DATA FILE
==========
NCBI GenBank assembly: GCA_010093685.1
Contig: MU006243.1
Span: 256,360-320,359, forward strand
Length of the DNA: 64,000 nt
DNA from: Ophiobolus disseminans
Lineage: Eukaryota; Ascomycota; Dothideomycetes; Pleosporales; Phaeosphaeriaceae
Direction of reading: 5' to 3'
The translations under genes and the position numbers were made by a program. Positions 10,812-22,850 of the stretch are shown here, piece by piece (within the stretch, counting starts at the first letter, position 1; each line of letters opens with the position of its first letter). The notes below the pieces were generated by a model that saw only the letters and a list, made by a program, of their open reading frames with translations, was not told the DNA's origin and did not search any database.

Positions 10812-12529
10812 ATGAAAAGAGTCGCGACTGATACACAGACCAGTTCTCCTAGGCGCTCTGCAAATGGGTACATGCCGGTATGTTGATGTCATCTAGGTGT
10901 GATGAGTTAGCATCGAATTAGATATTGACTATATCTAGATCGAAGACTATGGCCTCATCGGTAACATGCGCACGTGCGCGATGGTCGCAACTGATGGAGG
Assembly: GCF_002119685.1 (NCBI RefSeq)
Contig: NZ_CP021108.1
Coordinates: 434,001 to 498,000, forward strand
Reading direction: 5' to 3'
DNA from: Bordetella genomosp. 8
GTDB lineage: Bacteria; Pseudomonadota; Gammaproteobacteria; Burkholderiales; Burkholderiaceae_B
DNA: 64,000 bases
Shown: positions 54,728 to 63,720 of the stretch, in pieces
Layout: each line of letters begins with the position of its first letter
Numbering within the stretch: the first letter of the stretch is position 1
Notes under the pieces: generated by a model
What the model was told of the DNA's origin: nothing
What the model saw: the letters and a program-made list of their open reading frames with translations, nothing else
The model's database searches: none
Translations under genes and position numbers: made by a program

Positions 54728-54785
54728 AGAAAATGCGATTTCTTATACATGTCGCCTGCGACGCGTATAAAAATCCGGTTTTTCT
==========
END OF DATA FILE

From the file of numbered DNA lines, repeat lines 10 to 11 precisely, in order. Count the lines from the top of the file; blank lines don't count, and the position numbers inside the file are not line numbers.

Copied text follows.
10812 ATGAAAAGAGTCGCGACTGATACACAGACCAGTTCTCCTAGGCGCTCTGCAAATGGGTACATGCCGGTATGTTGATGTCATCTAGGTGT
10901 GATGAGTTAGCATCGAATTAGATATTGACTATATCTAGATCGAAGACTATGGCCTCATCGGTAACATGCGCACGTGCGCGATGGTCGCAACTGATGGAGG